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Topological ground state degeneracy of SU(N), SO(N), Sp(N) Chern-Simons theory

+ 7 like - 0 dislike
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We know that level-k Abelian 2+1D Chern-Simons theory on the $T^2$ spatial torus gives ground state degeneracy($GSD$): $$GSD=k$$

How about $GSD$ on $T^2$ spatial torus of:

SU(N)$_k$ level-k Chern-Simons theory?

SO(N)$_k$ level-k Chern-Simons theory?

Sp(N)$_k$ level-k Chern-Simons theory?

What are the available methods to compute them? such (i) algebraic geometry; (ii) Lie algebra; (iii) topological theory or (iv) quantum hall fluids parton construction?

an example of SU(2)$_k$ using this approach shows $GSD$ on $T^2$ is $$GSD=(k+1)$$

SU(3)$_k$ using this approach shows $GSD$ on $T^2$ is $$GSD=(k+1)(k+2)/2$$.

If there are examples of $G_2,F_4,E_6,E_7,E_8$ (level-k?) Chern-Simons theory and its $GSD$ on $T^2$, it will be even nicer. Reference are welcome.

This post imported from StackExchange Physics at 2014-06-04 11:34 (UCT), posted by SE-user Idear
asked Jan 8, 2014 in Theoretical Physics by wonderich (1,420 points) [ no revision ]
It is possible that some points what you are asking are related in some way to the formulae $(1.3)$ ( for $SU(N)$), $(1.6)$ ( for $Sp(2N)$), $(1.7)$ (for $G_2$) of this paper

This post imported from StackExchange Physics at 2014-06-04 11:34 (UCT), posted by SE-user Trimok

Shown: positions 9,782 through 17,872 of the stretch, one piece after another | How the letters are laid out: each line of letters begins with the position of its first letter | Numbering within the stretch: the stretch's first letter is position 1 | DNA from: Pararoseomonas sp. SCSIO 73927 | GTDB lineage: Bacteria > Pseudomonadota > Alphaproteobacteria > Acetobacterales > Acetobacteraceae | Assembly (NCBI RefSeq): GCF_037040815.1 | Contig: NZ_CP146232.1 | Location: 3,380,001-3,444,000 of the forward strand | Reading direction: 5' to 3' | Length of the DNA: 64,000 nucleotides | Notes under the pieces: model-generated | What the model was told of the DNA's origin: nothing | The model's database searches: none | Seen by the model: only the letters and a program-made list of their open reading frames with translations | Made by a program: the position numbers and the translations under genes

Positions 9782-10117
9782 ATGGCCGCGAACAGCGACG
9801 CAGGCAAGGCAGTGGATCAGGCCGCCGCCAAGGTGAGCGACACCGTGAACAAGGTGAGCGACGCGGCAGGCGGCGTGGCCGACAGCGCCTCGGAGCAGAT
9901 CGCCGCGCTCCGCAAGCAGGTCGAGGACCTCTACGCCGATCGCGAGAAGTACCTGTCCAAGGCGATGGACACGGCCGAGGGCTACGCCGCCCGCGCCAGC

@ Trimok, thanks, those eqs are useful. How about SO(N)?

This post imported from StackExchange Physics at 2014-06-04 11:34 (UCT), posted by SE-user Idear
Hi Idear, I think you should consider to use the research-level tag for this very nice question ;-). Cheers

This post imported from StackExchange Physics at 2014-06-04 11:34 (UCT), posted by SE-user Dilaton
@ Dilaton, thanks a lot. I thought it is not yet "real" research-level.

This post imported from StackExchange Physics at 2014-06-04 11:34 (UCT), posted by SE-user Idear

1 Answer

+ 6 like - 0 dislike

After stating the solution, I'll try to give some physical insights to the best of my knowledge and some more references.

The dimension of the required state space is given by the Verlinde formula, having the following form for a general compact semisimple Lie group $G$ on a Riemann surface with genus $g$ corresponding to the level $k$:

$$ \mathrm{dim} V_{g,k} =(C (k+h)^r)^{g-1} \sum_{\lambda \in \Lambda_k}\prod_{\alpha \in \Delta}(1-e^{i\frac{\alpha .(\lambda+\rho)}{k+h}})^{(1-g)}$$

(Please see Blau and Thompson equation 1.2.). Here, $C$ is the order of the center, $h$ is dual Coxeter invariant, $\rho$ is half the sum of the positive roots, and $r$ is the rank of $G$. $g$ is the genus, $\Delta$ is the set of roots and $\Lambda_k$ is the set of integrable highest weights of the Kac-Moody algebra $G_k$.

For the torus ($g=1$), this formula simplifies to:

$$ \mathrm{dim} V_{\mathrm{Torus},k} = \# \Lambda_k $$

i.e., the dimension is equal to the number of integrable highest weights of the Kac-Moody algebra $G_k$.

The integrable highest weights of a level-$k$ Kac-Moody algebra are given by the following constraints: